Expressing the challenges she faces, Manal Adam Yousif, a woman in her 20s from the town of Nyala in South Darfur state, told UN Women: “Unfortunately, our house and all other houses in the neighborhoods were robbed. So, I am very afraid for the rest of my family. We just fled with the clothes we are wearing … winter brings many diseases.” She went on to share the difficulties she is encountering, mentioning that her son and several other children are unwell. Yousif also highlighted her financial constraints, stating: “I do not have the money to take (my son) to the hospital. I hope the war will stop and there will be safety and stability so that we can return to our homes and families.”

The international community must ensure the safety of women and girls in conflict-affected areas

Dr. Majid Rafizadeh

Addressing this crisis requires a comprehensive and coordinated approach, including mobilizing international humanitarian organizations and governments to provide immediate and sustained aid to the affected regions. They need to deliver emergency relief supplies, including food, clean water, medical supplies and shelter, to address the pressing needs of displaced individuals, as well as initiate efforts to restore some of the critical infrastructure to enhance people’s access to essential services.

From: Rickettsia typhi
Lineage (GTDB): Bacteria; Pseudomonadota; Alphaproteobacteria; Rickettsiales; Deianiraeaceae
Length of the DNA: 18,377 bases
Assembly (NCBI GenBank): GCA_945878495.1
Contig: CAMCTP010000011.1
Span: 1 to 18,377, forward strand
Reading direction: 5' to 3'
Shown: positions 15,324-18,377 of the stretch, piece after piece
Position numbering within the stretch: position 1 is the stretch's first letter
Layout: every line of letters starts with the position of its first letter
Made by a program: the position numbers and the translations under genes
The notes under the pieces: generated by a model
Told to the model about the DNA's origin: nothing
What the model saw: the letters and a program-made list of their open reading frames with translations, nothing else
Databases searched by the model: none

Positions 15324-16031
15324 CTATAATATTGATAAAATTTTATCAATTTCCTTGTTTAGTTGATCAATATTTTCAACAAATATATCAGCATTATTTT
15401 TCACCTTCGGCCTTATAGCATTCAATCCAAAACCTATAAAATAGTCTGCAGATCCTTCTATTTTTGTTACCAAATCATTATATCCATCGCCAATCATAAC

Another approach would be to establish mobile healthcare units and clinics to provide medical assistance to those facing health challenges. This would address issues such as disease outbreaks, malnutrition and the general well-being of the population. It would also facilitate access to medical care, especially for vulnerable groups like children, women and the elderly.

In addition, the international community must ensure the safety of women and girls in conflict-affected areas. Temporary learning spaces can also be set up in order to ensure that children affected by displacement continue to have access to education.

Finally, there is a need for robust diplomatic efforts and negotiations to bring about an end to the conflict.

In a nutshell, the dire situation in Sudan underscores the profound and far-reaching impacts of this conflict, particularly on the lives of ordinary individuals. There is an urgent need for a comprehensive and coordinated response from the international community.

  • Dr. Majid Rafizadeh is a Harvard-educated Iranian-American political scientist. X: @Dr_Rafizadeh